How to become a local councillor
As a councillor you can become a voice for your community and effect real change. Councillors are community leaders and represent the aspirations of the public that they serve. Parish, town, community and neighbourhood Councillors are the most local part of our democratic system and are closest to the public. Why don’t you stand for your local council and see what difference you can make to your local neighbourhood?
How much time does it take up?
Quite often councillors say that their duties occupy them for about three hours a week. Obviously there are some councillors who spend more time than this – and some less, but in the main, being a local councillor is an enjoyable way of contributing to your community and helping to make it a better place to live and work
Am I qualified?
Most people are. However there are a few rules. You have to be:
- a British citizen, or a citizen of the Commonwealth or the European Union, and
- 18 years or older on the day you become nominated for election.
You cannot stand for election if you:
- are the subject of a bankruptcy restriction order or interim order
- have, within five years before the day of the election, been convicted in the United Kingdom of any offence and have had a prison sentence (whether suspended or not) for a period of over three months without the option of a fine
- work for the council you want to become a councillor for
There are specific rules around candidacy. The full range of disqualifications for candidates is quite complex and some exceptions may apply. You should refer to the website of the Electoral Commission for full details:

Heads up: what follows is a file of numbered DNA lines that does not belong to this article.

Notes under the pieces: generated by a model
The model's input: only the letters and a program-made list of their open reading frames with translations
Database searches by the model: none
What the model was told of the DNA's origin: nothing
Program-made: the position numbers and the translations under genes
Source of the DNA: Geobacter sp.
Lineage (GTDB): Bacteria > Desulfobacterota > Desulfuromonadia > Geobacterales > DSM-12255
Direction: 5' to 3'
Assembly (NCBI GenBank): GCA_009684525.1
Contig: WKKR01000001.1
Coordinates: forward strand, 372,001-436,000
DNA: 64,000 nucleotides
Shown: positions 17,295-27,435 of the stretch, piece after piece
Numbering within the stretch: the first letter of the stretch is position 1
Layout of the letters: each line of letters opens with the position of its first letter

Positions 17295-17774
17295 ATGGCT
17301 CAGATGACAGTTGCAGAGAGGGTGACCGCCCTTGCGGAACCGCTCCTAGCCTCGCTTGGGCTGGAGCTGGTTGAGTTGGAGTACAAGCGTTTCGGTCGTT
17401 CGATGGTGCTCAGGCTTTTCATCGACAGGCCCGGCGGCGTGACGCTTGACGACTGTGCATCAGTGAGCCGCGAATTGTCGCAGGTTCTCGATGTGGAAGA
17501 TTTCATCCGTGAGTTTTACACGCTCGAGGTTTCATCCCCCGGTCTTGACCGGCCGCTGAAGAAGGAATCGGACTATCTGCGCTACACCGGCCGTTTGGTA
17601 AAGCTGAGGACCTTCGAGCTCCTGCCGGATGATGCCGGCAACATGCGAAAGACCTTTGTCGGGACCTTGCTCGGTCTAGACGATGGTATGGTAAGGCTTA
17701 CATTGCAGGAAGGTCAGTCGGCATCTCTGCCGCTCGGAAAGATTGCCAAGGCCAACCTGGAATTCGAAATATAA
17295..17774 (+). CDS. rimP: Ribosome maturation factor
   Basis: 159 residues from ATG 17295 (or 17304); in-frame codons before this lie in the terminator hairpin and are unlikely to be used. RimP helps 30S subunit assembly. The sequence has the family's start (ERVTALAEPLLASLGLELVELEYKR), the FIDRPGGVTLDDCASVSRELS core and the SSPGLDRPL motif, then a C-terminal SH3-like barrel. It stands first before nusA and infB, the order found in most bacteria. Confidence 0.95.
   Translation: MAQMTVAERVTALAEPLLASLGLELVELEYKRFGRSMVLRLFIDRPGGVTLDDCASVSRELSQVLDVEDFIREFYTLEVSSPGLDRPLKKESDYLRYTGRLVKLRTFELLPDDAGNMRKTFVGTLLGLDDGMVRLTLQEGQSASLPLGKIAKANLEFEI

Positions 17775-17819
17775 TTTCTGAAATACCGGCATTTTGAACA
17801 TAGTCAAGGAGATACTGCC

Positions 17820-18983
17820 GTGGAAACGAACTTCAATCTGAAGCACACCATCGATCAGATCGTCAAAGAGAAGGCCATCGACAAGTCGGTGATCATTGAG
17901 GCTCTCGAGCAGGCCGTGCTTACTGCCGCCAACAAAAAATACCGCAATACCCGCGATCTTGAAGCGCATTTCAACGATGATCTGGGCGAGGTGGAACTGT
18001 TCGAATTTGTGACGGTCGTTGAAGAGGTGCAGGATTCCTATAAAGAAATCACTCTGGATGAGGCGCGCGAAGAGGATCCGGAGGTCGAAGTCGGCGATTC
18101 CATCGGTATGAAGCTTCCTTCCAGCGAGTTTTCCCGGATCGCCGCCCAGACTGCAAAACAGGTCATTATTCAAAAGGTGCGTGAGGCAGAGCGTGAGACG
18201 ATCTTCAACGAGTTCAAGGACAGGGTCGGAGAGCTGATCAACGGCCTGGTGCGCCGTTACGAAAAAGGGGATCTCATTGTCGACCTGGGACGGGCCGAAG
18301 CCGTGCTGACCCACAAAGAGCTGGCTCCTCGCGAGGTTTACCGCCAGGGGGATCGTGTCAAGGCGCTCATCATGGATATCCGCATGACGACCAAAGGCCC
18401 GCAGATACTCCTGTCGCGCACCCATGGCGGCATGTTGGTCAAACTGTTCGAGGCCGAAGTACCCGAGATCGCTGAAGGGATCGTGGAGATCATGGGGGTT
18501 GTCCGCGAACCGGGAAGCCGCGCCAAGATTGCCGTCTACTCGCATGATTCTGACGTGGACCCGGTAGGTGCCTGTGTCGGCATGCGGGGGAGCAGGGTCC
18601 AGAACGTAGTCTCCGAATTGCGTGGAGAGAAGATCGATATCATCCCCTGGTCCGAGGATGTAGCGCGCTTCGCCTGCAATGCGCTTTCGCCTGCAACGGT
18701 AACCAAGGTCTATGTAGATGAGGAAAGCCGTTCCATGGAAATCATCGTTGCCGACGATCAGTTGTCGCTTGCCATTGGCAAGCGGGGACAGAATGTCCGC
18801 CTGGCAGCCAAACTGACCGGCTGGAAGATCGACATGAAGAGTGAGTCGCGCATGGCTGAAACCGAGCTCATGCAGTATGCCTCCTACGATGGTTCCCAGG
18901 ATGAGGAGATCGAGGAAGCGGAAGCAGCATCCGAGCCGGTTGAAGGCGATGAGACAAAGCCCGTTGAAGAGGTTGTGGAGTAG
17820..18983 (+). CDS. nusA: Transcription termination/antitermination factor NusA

But I’m too young…
Some local councils also run youth councils, which are often made up of young people representing their local schools and colleges. This provides young people with a time and place to meet and discuss matters that affect them. In 2007, the age you can run as a candidate in an election was lowered from 21 to 18. These youth councils are in direct communication with their parish, town, community or neighbourhood council so they can also be involved in decision-making. Contact your local council, or speak to your school or local youth service to find out more. If there isn’t a local youth council you could get together with friends and put forward a proposal to set one up.
If you are interested in offering your services to your community as a local councillor you can either stand for election (local council elections are held every 4 years) or check with the Clerk to your local council if there are currently any casual vacancies – you may be just what they need!